Solutions to Questions and Problems
1. Underinsured motorist insurance covers losses that an individual personally suffers that
are not compensated by an at-fault driver because the at-fault driver has too little
insurance coverage. Many people would prefer not to purchase insurance for non-
economic losses suffered as a result of an accident and therefore they would not purchase
underinsured motorist coverage with high limits. In contrast, liability insurance covers
the losses that a driver incurs as a result of being at-fault. The injured party may very
well seek non-economic damages in such a case. Therefore, to protect his or her assets
from being paid to compensate injured parties, a rational person might purchase liability
insurance with limits in excess of the limits on uninsured motorist coverage. In sum,
uninsured motorist coverage limits reflect the amount of coverage that an individual
personally would like to purchase, whereas, liability insurance limits reflect the amount
of coverage that other parties will seek following accidents (and the amount of wealth
that the person has to protect).
2. Underinsured and uninsured motorist coverage might be improved by eliminating any
mandatory coverage for pain and suffering. Many people would prefer not to purchase
insurance against non-economic losses and thus the mandatory coverage forces some
people to purchase insurance they do not desire.
3. The main rating factors are driving record, location of residence (territory), and
characteristics of the driver, such as age and gender.
4. It might be better to have a lower deductible for other-than-collision coverage than for
collision coverage, because collision coverage is likely to be susceptible to more moral
hazard. That is, losses from collision coverage are likely to depend more on the driver’s
behavior than other-than-collision. As a result, the effect of a lower deductible on the
premium charged is likely to be greater for collision than for other-than-collision
5. Such a guaranteed renewable policy would likely have a very high price, because of the
adverse effect a constant premium would have on the insured’s behavior. Most people
would prefer a policy that provided greater incentives for safety and thus lower
6. Insurers will be willing to sell coverage provided they can cover their costs, including
their cost of capital. Consequently, the people that are insured in residual markets are
typically people who have higher expected costs than the premium that insurers are
allowed to charge. Not surprisingly, residual markets typically lose money.
7. People who violate compulsory insurance laws and drive without insurance may have
greater incentives to avoid accidents so as not to incur the penalties associated with
violating the compulsory insurance law.
8. Repeal of compulsory liability insurance and limits on tort liability would likely decrease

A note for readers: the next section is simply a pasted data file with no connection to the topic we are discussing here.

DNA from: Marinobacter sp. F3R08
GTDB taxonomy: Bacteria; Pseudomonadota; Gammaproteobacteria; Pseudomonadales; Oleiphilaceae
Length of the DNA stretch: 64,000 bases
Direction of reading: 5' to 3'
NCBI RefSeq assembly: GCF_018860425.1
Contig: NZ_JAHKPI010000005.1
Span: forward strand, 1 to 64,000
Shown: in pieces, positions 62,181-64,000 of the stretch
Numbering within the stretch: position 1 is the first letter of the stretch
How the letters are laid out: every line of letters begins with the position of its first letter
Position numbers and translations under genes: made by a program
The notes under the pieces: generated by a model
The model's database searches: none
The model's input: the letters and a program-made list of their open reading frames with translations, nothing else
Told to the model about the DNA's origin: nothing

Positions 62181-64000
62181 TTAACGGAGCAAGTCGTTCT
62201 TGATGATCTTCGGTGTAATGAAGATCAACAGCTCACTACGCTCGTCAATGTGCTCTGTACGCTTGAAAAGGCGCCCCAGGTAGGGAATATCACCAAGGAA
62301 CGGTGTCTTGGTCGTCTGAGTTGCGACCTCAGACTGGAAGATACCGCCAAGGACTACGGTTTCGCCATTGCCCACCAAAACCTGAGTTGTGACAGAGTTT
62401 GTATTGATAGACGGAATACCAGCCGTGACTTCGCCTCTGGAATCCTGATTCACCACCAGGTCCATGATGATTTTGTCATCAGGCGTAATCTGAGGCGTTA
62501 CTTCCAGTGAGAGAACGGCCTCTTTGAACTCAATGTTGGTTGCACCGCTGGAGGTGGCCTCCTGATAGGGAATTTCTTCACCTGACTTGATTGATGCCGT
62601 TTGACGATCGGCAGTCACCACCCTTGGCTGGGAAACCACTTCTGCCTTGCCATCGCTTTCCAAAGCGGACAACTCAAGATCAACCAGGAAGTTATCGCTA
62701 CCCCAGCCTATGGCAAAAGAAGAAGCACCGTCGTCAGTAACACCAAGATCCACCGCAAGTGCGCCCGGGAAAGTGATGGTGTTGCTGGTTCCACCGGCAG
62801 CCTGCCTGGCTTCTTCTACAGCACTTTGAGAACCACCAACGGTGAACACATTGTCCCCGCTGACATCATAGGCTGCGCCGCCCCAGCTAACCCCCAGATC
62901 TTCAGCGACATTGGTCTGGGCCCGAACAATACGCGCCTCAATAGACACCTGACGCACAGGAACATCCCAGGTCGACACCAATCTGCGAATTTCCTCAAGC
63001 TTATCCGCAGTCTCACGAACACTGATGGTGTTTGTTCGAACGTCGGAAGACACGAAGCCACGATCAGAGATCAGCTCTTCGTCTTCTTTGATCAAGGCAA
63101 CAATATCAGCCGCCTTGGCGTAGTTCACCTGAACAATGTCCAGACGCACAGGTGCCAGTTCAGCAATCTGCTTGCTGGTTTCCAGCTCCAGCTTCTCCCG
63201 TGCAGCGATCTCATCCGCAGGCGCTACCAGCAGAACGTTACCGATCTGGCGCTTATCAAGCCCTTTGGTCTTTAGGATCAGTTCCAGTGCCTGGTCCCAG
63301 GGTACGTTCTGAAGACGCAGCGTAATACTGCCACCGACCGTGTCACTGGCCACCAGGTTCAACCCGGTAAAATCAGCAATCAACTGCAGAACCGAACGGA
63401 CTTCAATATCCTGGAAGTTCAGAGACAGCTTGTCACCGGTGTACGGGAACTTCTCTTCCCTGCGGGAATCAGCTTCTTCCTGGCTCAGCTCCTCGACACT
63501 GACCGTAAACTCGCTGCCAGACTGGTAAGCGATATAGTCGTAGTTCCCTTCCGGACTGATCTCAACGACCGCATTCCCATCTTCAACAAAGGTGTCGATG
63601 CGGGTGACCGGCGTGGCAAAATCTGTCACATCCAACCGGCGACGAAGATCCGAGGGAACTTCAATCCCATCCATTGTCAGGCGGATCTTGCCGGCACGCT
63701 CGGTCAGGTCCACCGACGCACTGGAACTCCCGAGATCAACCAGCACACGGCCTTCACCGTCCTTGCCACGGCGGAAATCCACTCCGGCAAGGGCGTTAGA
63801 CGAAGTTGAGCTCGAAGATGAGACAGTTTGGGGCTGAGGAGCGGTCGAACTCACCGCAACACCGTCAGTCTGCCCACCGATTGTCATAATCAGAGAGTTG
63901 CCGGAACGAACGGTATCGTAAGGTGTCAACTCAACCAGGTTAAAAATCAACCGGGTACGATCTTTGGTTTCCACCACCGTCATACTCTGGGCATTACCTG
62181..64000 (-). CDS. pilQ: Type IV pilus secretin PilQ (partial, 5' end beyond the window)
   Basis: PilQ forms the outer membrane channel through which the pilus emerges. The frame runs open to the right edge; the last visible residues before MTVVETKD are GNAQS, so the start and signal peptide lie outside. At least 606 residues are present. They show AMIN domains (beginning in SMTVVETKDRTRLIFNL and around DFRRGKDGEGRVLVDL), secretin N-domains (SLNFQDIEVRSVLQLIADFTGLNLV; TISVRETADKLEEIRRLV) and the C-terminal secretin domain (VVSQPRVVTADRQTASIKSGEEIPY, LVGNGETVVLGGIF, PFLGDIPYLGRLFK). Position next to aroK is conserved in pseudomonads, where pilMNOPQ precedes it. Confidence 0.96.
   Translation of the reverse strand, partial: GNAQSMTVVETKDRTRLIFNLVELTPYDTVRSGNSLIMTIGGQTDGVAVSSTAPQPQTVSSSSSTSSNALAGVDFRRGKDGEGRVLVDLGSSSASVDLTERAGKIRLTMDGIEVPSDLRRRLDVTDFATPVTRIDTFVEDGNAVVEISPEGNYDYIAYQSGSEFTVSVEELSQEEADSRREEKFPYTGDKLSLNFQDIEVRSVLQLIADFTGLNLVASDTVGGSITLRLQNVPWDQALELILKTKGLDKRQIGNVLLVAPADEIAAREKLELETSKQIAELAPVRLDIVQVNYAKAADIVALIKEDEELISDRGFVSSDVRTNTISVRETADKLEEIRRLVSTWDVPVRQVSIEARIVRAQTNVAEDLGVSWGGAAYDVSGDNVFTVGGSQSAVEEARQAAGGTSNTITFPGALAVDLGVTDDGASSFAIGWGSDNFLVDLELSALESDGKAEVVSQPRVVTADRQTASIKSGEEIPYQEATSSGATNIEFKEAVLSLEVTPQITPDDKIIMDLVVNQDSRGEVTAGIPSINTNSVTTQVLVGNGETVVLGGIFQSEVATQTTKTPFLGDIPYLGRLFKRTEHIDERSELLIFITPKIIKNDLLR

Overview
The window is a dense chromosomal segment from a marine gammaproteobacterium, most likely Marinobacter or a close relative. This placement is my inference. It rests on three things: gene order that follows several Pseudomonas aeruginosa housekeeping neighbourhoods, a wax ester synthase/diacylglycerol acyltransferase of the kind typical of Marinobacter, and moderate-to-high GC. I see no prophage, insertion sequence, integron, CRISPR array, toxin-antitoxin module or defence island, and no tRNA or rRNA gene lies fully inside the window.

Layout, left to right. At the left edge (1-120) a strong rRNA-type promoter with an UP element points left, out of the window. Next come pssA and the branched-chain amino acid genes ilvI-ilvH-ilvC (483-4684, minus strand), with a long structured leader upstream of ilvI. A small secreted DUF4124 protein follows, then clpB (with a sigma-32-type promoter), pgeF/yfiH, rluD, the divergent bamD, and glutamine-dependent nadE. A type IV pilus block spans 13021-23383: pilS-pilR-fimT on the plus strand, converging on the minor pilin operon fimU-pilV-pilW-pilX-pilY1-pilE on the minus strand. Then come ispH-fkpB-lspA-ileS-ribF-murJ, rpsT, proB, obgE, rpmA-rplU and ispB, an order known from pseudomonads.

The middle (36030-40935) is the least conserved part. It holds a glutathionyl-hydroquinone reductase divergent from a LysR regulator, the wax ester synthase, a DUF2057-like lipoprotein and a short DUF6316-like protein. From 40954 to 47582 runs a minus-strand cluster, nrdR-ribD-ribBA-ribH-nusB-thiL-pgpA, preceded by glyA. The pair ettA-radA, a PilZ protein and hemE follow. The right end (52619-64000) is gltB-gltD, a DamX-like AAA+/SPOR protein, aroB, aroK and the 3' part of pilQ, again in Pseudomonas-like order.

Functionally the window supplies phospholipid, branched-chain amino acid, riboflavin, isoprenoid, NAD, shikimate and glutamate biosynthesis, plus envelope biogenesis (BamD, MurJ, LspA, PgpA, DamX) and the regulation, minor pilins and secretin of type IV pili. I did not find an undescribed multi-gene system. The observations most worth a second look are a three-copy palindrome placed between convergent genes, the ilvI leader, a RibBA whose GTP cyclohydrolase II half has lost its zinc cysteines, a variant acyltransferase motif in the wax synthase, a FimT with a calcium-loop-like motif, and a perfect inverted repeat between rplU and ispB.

drivers’ incentives for safety. The government could counteract this effect by increasing
fines for traffic violations and accidents and by increasing enforcement efforts.
9(a) The argument for compulsory auto liability insurance is that it forces people who
otherwise would drive without insurance to internalize (consider) the expected accident
cost that they impose on others as a result of their decision to drive. Since some of the
expected costs of driving are paid by others, some people might drive even though the
total expected cost of driving exceeds their benefit from driving. Also, to the extent that
future premiums depend on a person’s driving record, compulsory liability insurance can
encourage greater safety from those who otherwise would drive without insurance.
9(b) The main argument against compulsory auto liability insurance is that it forces poor
people (who are the ones most likely to drive without insurance) to purchase insurance
that primarily benefits other people.
9(a) The argument for compulsory PIP coverage is that it forces people who otherwise would
drive without such insurance to internalize (consider) their expected medical costs as a
result of their decision to drive. Without PIP coverage or other medical expense
coverage, a person seriously injured in an accident (without a third party at fault) would
receive medical care that would be paid by others. Since some of the expected costs of
driving are paid by others, some people might drive even though the total expected cost
of driving exceeds their benefit from driving. Also, to the extent that future PIP
premiums depend on a person’s driving record, compulsory PIP coverage could
encourage greater safety from those who otherwise would drive without medical expense
9(b) The argument against mandatory PIP coverage is that it forces poor people to purchase
insurance that they do not desire.
10. This is a difficult question given the complexity of actual no-fault laws and their effects
on litigation costs and limits on compensation for pain and suffering, reductions in which
could benefit both high and low risk drivers. To illustrate the effects ignoring litigation
costs and pain and suffering compensation, restrictions on tort liability without
mandatory PIP coverage would likely benefit high risk drivers more than low risk drivers
because the limits on liability would reduce the extent to which high risk drivers have to
pay the costs that they impose on low-risk drivers. Low risk drivers would have to pay
more of the accidents cost caused by high-risk drivers. Mandatory PIP coverage would
mitigate these effects somewhat as high-risk drivers would be required to purchase and
have to pay higher prices for PIP coverage.
11. Personal injury lawyers benefit from lawsuits and therefore generally would be hurt by
the limitations on legal liability of no-fault laws. To the extent that legislators are still
practicing law or plan to practice law after their term in office, voting on no-fault
legislation could represent a conflict of interest.